25 Sep Disclose, Disclose, Disclose For Successful Bankruptcy
If your bankruptcy attorney is a member of the National Association of Consumer Bankruptcy Attorneys [NACBA] chances are that attorney participates in a list service discussion of issues along with other bankruptcy attorneys across the country. The NACBA list allows member attorneys to share practice tips and discuss emerging trends.
A recent discussion illustrates the need for accurate preparation of the bankruptcy paperwork and shows what could happen if proper procedures are not followed.
A debtor who filed bankruptcy did not disclose ownership of a pending personal injury claim. After the bankruptcy case concluded the debtor settled the injury claim. Debtor, the personal injury lawyer who worked the case and several medical providers received payment from the settlement. Later the bankruptcy trustee learned about the settlement and demanded all of that money.
At this point is it important for the reader to understand some basic bankruptcy principles. A debtor files bankruptcy by submitting a Petition and Schedules to the court. The Schedules contain questions designed to identify all assets and all debts, along with questions about debtorâ€™s financial affairs. A personal injury claim must be disclosed on Schedule B of Personal Property. A lawsuit must be disclosed on the Statement of Financial Affairs. Assets that are not exempt constitute the bankruptcy estate. The trustee is charged with collecting assets of the estate for the benefit of creditors. A professional person, such as an attorney, seeking payment from an estate asset, such as a personal injury claim, must first be approved and hired by the court.
Case decisions vary from state to state but generally under a theory of judicial estoppel, a failure to disclose an asset results in debtor losing that asset to the bankruptcy estate. In other words, debtor loses the ability to exempt [exclude] a portion of the asset from the estate; or debtor loses the ability to receive any remainder leftover after all creditors are paid. Also, professionals are not permitted to receive payment from estate assets without prior approval and employment by the court. And the debtor could be denied a discharge of any remaining debt.
Because the consequences are severe, a good bankruptcy attorney will personally meet with the new client and compile the answers for each and every question, instead of relying on a paralegal or secretary. This allows the attorney to explain the question, to clarify confusion, to detect evasive answers and to repeat questions in different ways to insure accuracy. The attorney, as a skillful interrogator, can cross examine the client to prepare an accurate case.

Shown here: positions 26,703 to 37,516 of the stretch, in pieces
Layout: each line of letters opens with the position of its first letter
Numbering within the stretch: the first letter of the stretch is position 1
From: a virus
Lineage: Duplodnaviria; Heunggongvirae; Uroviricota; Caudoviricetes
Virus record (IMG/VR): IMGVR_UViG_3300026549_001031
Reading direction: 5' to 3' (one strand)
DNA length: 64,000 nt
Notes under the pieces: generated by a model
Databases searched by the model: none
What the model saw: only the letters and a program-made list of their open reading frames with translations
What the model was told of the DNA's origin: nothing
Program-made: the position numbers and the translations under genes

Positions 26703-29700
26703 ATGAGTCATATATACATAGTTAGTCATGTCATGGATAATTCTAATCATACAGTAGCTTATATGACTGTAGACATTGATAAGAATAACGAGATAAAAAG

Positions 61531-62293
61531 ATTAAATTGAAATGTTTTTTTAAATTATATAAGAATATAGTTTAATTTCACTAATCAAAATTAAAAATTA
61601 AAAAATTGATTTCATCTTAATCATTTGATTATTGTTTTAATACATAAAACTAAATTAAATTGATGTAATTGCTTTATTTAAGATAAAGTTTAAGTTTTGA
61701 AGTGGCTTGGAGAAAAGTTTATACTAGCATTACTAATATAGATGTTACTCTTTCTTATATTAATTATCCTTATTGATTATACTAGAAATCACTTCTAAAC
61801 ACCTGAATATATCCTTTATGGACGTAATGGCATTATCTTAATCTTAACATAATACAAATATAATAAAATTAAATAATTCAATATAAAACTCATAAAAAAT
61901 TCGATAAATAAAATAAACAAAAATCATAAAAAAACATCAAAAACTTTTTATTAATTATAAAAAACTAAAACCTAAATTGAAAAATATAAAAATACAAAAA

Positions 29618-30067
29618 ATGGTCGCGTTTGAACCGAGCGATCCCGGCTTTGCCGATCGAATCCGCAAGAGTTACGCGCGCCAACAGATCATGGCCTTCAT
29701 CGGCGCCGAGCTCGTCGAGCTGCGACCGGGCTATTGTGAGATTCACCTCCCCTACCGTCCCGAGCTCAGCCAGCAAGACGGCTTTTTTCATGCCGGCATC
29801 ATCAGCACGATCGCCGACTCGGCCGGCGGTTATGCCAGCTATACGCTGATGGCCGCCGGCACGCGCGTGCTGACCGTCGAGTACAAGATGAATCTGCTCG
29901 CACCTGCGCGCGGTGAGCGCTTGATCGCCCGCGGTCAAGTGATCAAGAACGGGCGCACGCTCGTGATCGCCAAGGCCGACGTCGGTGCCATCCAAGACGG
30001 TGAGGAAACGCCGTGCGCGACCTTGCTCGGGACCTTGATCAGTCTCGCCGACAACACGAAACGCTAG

In addition to answering the question about personal injury claims and the question about lawsuits, debtor is required to sign and certify the accuracy of the Petition and Schedules. And a few weeks after filing a case each debtor must appear and before a trustee and testify under penalty of perjury.
Trustees typically ask debtor some variation of these questions:
Are you personally familiar with the documents?
Did you meet with your attorney and provide the information for this case?
Did you read the schedules before signing?
Did you include all your assets?
Are the documents true and correct?
Are there any corrections or changes you want to bring to my attention?
Can I rely on these documents as being correct?
And typically debtors answer affirmatively to each of these questions, leaving debtor no room to change the story or to blame anyone else if the trustee finds non-disclosed assets. But a debtor who hides assets and falsifies information only has oneself to blame. For this reason, I follow the advice of a wise bankruptcy attorney who taught me to always ask one final interview question: Now tell me everything you do not want listed on your bankruptcy. Then include that information on the Petition and Schedules.
Andy Miofsky, Esq.
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